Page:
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Rear Admiral Leigh C. Palmer, Chief of the Bureau of Navigation, to Vice Admiral William S. Sims, Commander, United States Naval Forces Operating in European Waters

In reply refer to NO.



Bureau of Navigation   

Washington, D.C.

March 26, 1918.

My dear Admiral:-

          Your letter concerning personnel came along by the slow freight, and I am glad to hear how well you are getting on.1 We know you are “on the job” and if you have any suggestions or requests, fire them along and we’ll give them a fair wind. I enjoyed seeing Babcock2 and had several talks with him.

          Our systematic plan for training afloat laid down last Autumn is now beginning to show results, and we are getting officers of a certain limited ability for Junior Officer’s work.

          I have recently sent over a letter giving our plans for the year and in it you will notice that we have given first consideration to the Destroyer Force and to the forces Operating in European Waters; this we considered to be the best policy as we realize just how hard your work must be.3

          It is a great help to know that all hands are “pulling together” and I believe that we will be able to see things through in good shape.

          Lieutenant Commander C. G. Davy,4 who has been on duty in this Bureau in the Detail Office for two years has just been ordered to duty in the Destroyer Force. In order that we may get all the information possible and keep in close touch with you people “Over there”, we have given Davy temporary additional duty in connection with personnel. My idea in doing this, is to have Davy visit all the different headquarters and let them know about the general personnel situation and then to return here with any recommendations that you may make. This is an extension of the Liaison officer policy. We have fould it greatly to the benefit of all concerned in the different Naval Districts, and I believe it is in accord with your ideas.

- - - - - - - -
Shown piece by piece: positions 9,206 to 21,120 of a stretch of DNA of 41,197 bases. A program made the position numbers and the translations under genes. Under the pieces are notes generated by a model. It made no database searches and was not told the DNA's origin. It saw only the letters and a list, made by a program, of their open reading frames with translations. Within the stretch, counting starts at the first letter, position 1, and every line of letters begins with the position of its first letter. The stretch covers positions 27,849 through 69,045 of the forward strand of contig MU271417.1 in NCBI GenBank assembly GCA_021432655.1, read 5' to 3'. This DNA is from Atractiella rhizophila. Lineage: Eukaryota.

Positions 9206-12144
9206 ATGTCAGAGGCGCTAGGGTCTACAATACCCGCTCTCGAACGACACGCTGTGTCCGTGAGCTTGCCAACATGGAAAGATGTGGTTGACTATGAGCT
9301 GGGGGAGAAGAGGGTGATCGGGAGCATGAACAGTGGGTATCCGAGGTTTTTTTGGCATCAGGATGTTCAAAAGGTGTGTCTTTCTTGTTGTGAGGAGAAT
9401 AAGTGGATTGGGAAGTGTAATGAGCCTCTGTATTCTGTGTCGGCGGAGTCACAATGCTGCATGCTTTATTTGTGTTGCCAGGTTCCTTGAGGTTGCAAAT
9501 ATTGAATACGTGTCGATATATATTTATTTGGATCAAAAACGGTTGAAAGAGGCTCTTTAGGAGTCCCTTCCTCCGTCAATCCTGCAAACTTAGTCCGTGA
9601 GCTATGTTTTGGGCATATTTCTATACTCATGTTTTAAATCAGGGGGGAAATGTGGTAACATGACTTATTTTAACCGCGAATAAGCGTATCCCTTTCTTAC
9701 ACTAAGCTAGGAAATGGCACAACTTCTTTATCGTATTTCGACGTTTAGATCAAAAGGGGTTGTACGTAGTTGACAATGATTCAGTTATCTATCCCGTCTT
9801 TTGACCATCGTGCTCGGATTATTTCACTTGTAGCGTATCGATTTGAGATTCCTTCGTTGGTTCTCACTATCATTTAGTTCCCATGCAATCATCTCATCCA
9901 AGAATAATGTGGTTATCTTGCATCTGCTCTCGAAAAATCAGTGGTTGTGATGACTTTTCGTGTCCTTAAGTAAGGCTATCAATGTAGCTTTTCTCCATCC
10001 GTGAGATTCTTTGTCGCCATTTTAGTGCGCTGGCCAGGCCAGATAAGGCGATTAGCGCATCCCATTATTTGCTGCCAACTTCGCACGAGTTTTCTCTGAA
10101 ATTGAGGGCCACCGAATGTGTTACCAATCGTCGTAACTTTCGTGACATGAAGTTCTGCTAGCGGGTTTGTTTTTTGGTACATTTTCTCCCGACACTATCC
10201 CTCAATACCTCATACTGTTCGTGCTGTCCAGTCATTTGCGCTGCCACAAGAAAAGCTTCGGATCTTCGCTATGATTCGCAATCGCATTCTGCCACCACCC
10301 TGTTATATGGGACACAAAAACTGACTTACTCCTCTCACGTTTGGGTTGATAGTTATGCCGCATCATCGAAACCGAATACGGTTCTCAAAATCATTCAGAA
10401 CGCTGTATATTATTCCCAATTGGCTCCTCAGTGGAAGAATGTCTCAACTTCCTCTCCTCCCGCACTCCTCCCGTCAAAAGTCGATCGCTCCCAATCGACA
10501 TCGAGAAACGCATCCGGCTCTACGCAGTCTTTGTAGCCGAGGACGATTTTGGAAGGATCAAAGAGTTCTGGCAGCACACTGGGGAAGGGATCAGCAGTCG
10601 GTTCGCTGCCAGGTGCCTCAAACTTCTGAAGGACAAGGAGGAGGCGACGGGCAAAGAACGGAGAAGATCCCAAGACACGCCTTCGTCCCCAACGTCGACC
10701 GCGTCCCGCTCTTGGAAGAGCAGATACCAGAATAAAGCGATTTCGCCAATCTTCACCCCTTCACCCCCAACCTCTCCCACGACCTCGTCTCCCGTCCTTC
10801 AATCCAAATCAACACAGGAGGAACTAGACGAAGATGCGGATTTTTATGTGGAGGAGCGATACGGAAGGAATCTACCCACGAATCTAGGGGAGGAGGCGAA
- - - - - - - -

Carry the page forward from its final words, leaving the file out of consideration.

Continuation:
Davy is a splendid officer, is in close touch with all our work and has a great deal of common sense. We will appreciate anything you can do to help him out. On completion of this duty he will return for work in the Destroyer Force. Davy is a little fearful of being assigned staff duty; he has had a great deal of it in years past and I am going to ask you to put him in training for command after his return to you from the United States. See “H.A.” Baldridge for recommendation on Davy.5

          We have developed a scheme for training destroyer engineers which is working splendidly. There is one of your old engineers at each yard in direct charge. Young Risley6 is in general charge and the Walke makes cruises from the different yards. We have sent you an outline of the scheme.

          My best wishes to you in your work; we hear nothing but good reports of our activities abroad. If you need any money for training camps, instruments, gunnery training classes, and maintenance of camps (orthings that can be so translated) let me know by cable and I will send along the authorization. If we can be of any assistance to Mrs. Sims7 in any way, or help her out with information, let her drop me a line, as I am never too busy.

          Sincerely yours,

Sd. L.C.Palmer.

Source Note: LTS, DLC-MSS, William Sims Papers, Box 79. Following the close, the letter is addressed, “Vice Admiral W.S.Sims, U.S.N.,/U.S.Naval Forces Operating in European Waters,/London, England.”

Footnote 2: Cmdr. John V. Babcock, Sims' personal aide, was on temporary assignment in Washington.

Footnote 3: This letter has not been located.

Footnote 4: Charles G. Davy.

Footnote 5: Lt. Cmdr. Harry A. Baldridge, Bureau of Navigation.

Footnote 6: Lt. Ralph G. Risley.

Footnote 7: Sims’ wife, Anne Hitchcock Sims.

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